Taiwan is often overlooked as a scenic tourist destination because it is more popularly known for its thriving technology and international trade. This tiny island-nation to the north of the Philippines and off the southeastern coast of mainland China has one of the fastest growing economies in the region. (Taipei capital coordinates: 25°3″ North, 121°30″ East.) The second biggest city and perhaps the most picturesque city is Kaohsiung (Coordinates: 22°38’N 120°16’E), and a truly scenic destination in Kaohsiung is Sizih Bay.
A day in Kaohsiung: Traditional and Modern Melding Beautifully
Kaohsiung is a stop you have to make if you are visiting Taiwan, it is one of the largest cities in the country but its modernization hasn’t decreased its cultural authenticity. The city has a lot to offer and one notable stop to make is the Formosa Boulevard KMRT station, a beautifully designed station with a colorful dome that reflects natural light akin to stained glass. The art depicts the vibrant culture of Kaohsiung through the 4 elements of fire, water, wind, and light.
For a dose of Chinese tradition you can head over to the Dragon and Tiger Pagoda in Lotus Pond, which is open to everybody. For luck, you have to enter the dragon’s mouth and exit through the tiger: doing it wrong is believed to cause bad luck, so be careful. Markets also flower around the spot so you can take a shopping trip for beautiful keepsakes.
You can also take a short minute ferry ride to Cijin district where you can visit lighthouses and intricate temples. The district is known for serving fresh seafood so make sure to allot some time to enjoy an authentic Taiwanese meal.
Head over to Tianliao Moon World for a different experience, Tianliao can be more accurately translated as "bad lands". It is noted for its dry terrain where soft rocks and soil have been dramatically eroded by wind and water. The result does give these "bad lands" a striking appearance, though, with a certain desolate appeal.
The Love River is easily Kaohsiung’s most famous spot. It was once just an ordinary part of the city but the local government cleaned up the waterway and did an impressive job of making improvements. If you have time you can walk alongside it or ride a ferry in the city waters.
Don’t forget to visit the Fo Guang Shan monastery, a massive destination with temples, museums and architectural wonders. It’s a pity that taking photos are prohibited in some areas but it’s definitely worth the experience if only to have something to hold in your mind for brief moments.
Shoushan Mountain in Kaohsiung is better known by some as “Monkey Mountain”. Reason? It is the natural habitat of monkeys, absolute tons of them. In the 17th Century when the Dutch first discovered this peak, they called it “Ape Hill”, pertaining to the monkeys. Not to be confused with Shoushan Mountain in Liaoning in mainland China, Shoushan in Kaohsiung, Taiwan is a well known tourist destination. You should visit this popular peak when in Taiwan, for several reasons other than for its resident primates.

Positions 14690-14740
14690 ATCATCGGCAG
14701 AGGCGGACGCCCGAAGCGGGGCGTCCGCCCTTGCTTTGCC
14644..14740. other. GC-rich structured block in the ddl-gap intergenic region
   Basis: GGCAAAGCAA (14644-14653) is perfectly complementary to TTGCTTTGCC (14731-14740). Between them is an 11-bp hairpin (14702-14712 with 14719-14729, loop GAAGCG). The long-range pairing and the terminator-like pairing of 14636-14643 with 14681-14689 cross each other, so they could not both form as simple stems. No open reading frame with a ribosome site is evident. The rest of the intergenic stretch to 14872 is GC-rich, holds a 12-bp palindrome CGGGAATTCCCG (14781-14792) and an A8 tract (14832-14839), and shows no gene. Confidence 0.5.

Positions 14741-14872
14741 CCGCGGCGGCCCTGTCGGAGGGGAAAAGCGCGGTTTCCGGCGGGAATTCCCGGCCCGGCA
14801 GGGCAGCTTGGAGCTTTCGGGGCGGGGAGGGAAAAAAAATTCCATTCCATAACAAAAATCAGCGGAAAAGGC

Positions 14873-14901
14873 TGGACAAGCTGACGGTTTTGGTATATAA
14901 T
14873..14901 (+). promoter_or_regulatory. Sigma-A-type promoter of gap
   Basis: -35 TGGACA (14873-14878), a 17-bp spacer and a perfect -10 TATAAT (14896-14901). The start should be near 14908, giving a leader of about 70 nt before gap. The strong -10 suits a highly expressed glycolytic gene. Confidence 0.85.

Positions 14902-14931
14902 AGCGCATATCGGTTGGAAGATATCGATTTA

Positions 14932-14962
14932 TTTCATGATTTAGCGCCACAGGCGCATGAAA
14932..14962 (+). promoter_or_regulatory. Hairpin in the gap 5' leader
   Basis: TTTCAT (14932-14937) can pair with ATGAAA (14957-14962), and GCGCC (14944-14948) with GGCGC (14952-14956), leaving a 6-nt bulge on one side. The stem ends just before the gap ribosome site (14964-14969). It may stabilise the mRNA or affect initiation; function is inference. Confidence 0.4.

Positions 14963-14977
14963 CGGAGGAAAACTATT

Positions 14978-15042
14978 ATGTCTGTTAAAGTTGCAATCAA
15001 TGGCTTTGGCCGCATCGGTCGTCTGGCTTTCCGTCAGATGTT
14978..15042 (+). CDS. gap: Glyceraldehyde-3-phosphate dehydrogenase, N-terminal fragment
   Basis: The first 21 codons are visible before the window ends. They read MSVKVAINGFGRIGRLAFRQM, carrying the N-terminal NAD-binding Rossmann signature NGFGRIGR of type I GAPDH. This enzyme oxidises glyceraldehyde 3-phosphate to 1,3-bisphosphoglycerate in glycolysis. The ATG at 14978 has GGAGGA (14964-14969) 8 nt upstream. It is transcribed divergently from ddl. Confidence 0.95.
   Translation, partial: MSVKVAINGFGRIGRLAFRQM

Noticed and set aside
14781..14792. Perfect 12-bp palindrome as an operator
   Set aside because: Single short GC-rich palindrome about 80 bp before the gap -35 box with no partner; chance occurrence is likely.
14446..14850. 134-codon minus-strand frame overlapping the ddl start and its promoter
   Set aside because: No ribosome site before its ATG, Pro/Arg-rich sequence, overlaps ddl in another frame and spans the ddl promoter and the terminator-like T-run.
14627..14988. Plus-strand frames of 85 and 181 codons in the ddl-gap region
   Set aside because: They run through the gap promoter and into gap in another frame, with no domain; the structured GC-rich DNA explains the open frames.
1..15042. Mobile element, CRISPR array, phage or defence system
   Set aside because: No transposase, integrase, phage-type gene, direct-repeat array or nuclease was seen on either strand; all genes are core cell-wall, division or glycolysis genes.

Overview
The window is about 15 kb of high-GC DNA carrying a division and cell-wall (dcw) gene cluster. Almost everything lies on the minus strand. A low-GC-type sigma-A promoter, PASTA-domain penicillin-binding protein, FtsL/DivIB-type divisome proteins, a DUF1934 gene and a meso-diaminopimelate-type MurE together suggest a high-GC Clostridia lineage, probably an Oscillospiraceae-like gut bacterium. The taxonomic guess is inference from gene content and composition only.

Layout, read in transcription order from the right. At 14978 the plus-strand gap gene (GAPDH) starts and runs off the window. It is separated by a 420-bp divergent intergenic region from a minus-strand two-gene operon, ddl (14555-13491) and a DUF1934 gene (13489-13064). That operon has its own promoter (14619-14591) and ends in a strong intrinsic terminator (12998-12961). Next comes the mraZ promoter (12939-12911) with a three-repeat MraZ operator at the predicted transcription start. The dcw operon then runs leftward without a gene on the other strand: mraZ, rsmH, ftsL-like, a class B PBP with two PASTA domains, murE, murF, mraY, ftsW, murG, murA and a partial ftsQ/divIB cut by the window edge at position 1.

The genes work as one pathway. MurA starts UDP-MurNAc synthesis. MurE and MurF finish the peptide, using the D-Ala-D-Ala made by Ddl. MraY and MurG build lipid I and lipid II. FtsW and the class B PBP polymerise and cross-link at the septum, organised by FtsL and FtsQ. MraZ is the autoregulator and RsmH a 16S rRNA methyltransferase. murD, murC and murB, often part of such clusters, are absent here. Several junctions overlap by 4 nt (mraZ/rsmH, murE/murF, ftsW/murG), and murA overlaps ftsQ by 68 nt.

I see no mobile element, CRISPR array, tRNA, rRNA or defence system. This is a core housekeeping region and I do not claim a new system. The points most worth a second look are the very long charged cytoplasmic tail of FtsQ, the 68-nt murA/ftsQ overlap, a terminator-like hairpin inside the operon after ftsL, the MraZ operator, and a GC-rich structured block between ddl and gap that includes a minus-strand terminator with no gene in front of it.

First, visit Monkey Mountain to see a diversity of wildlife. Kaohsiung residents and visitors are given a rare chance to see diverse life [Read more…]
The Old City of Zuoying is a fortified city that was built during the Qing Dynasty in 1683 to 1895. Also known as the Old City of Fengshan County, it is one of the first walled cities in Taiwan. It is located in the southwestern city of Kaohsiung and managed by the Fengshan County of the Taiwan Prefecture. From 1988 to 2001, extensive excavations were conducted in this old city and they revealed relics that dated all the way from pre-historic era to the period of the Han people in the Ming and Qing Dynasties.
In 1684, Taiwan became an annex of the Qing Dynasty, and the ancient rulers had a special liking of Zouying’s strategic location. It [Read more…]
Kaohsiung in Taiwan is world famous for its very progressive and highly modernized port. Millions of shipments make their way to Kaohsiung harbor, making it the 6th busiest cargo port in the world. However, despite the fact that this Taiwanese city is more popular for its trade and industry than tourism, its many tourist attractions and activities are getting much international attention. One of the city’s impressive attractions is TianHou Temple in Cijin District. Below are three reasons why you should visit this temple when in Kaohsiung.
First, the island of Cijin itself is an amazing tourist draw. It is a slender island that is conveniently situated off the shore of Kaohsiung [Read more…]
The Urban Spotlight Arcade sounds more formal and boring than what the actual tourist site looks like. The site is a hip, artistic and majestic landmark in Kaohsiung that features unique city lighting effects that transform portions on Wufu 3rd Road and Zhonghua Road into a high-tech ballet of blue, green and red neon lights. It’s like Vegas but smaller and without the gambling and hustle and bustle; a perfect place to unwind, relax and bathe in art, soft music and cool light.
Designed by nine local artists, the lights were officially opened in October 2001, covering a total street length of 150 meters adjacent to [Read more…]
With one of the fastest growing economies in Asia, Taiwan is known to have hundreds of modern high-rise structures including two of the tallest skyscrapers in the world, Taiwan 101 and Tuntex Sky Tower. However, the country’s largest stadium in terms of capacity is not in the capital city of Taipei. The Kaohsiung National Stadium is found in the southwestern city of Kaohsiung, the second largest and busiest metropolis. The stadium was completed only in 2009 and specifically for the purpose of hosting the 2009 World Games.
A few years before the World Games, the city government of Kaohsiung was granted the right to host the games and immediately the [Read more…]